“Thanks to the #MeToo movement, the American public has made it clear that they have had enough,” said Rep. Jackie Speier (D-Calif.). “They expect Congress to lead, and for once we are.”
The bipartisan bills are Congress’s most definitive response to the #MeToo campaign and the wave of harassment and misconduct scandals that have led to at least eight members resigning or announcing plans to retire in the past four months. Amid a national reckoning over sexual misbehavior in the workplace, news reports exposing lawmakers’ secretive process for settling harassment complaints with taxpayer dollars pushed House leaders to confront criticisms of the system.
“With this bill we are shining a blazing light on the scourge of workplace abuse, which has been allowed to fester in the shadows for too long,” said House Minority Leader Nancy Pelosi (D-Calif.).
The bills cancel the requirement that accusers undergo counseling and mediation and loosen confidentiality rules governing the complaint process.
Comstock supported the legislation but noted its failure to require the disclosure of which members of Congress have reached settlements over harassment claims. “Part of that misuse of power is they can continue to know they won’t be held accountable, and the victims see that,” Comstock said.
The House approved both measures by voice vote under suspension of the rules, a method for fast-tracking noncontroversial bills.
H.R. 4924 alters the Congressional Accountability Act of 1995 to require members to reimburse the Treasury Department when they are involved in settlements; automatically refers cases that have settled to the House Ethics Committee; extends workplace protections to unpaid staffers, including interns; gives staffers the ability to file a lawsuit at the same time as they file a complaint; and improves record-keeping.
A separate resolution, House Resolution 724, requires each member of the House to adopt policies prohibiting harassment and discrimination; establishes the nonpartisan Office of Employee Advocacy to provide assistance to staffers with complaints; mandates that each member’s office certify it is not using its budget for workplace settlements; and prohibits sexual relationships between members and “any employee of the House that works under [their] supervision.”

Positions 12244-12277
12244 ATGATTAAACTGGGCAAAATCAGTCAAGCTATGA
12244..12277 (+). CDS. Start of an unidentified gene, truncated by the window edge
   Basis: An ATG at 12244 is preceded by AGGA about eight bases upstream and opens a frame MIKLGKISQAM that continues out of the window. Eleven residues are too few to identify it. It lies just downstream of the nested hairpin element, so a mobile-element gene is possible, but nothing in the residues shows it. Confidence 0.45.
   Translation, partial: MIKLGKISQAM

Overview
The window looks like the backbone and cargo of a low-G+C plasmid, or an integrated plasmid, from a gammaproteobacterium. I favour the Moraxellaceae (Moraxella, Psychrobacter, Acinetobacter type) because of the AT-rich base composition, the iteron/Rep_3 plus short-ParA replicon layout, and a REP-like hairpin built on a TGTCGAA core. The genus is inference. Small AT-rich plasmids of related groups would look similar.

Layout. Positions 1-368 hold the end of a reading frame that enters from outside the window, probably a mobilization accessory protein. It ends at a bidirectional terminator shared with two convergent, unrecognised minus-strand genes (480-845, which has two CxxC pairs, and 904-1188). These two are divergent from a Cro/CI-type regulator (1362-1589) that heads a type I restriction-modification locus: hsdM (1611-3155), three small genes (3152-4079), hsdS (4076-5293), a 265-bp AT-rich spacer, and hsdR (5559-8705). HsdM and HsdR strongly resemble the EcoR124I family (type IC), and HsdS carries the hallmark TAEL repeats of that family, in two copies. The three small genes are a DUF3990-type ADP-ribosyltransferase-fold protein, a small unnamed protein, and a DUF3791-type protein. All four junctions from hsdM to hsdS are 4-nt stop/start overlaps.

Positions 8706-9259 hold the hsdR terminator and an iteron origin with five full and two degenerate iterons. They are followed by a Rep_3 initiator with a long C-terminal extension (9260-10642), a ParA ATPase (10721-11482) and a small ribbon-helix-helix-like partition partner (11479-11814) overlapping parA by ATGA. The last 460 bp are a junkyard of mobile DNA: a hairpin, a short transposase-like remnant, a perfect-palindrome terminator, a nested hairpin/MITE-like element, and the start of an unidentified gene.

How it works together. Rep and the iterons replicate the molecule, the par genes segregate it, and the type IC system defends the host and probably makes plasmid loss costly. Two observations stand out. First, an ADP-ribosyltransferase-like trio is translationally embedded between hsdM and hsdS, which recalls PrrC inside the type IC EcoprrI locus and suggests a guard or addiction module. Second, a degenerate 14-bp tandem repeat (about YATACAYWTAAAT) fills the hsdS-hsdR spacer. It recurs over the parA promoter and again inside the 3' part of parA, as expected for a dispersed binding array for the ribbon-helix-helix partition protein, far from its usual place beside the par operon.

Previously, House rules did not explicitly prohibit such relationships. The new rules bar lawmakers from engaging in “unwelcome sexual advances or conduct” toward colleagues and House employees but do not ban sexual relationships between lawmakers and staffers they do not supervise.
Little about the bills provoked controversy, with the exception of a provision to stop an independent ethics watchdog from investigating certain claims. The resolution placed the onus on the House Ethics Committee instead of the Office of Congressional Ethics, which tends to be more transparent about its findings, to look into allegations of workplace misconduct. This element of the legislation has drawn criticism from groups that argue the Ethics Committee has a poor track record of holding members accountable for improper behavior.
Since October, four members of Congress have resigned over allegations of sexual harassment or misconduct.
Sen. Al Franken (D-Minn.), who resigned his seat Jan. 2, was accused by eight women of inappropriate touching or forcible kissing, mostly before his election. Rep. Tim Murphy (R-Pa.) resigned Oct. 5 after a news report said that he asked a woman with whom he had an extramarital affair to get an abortion.
Four other lawmakers have announced that they will not run for reelection amid similar scandals.
Rep. Joe Barton (R-Tex.) said Nov. 30 that he would not seek another term after a lewd photo he sent to a woman with whom he was having an extramarital affair circulated online.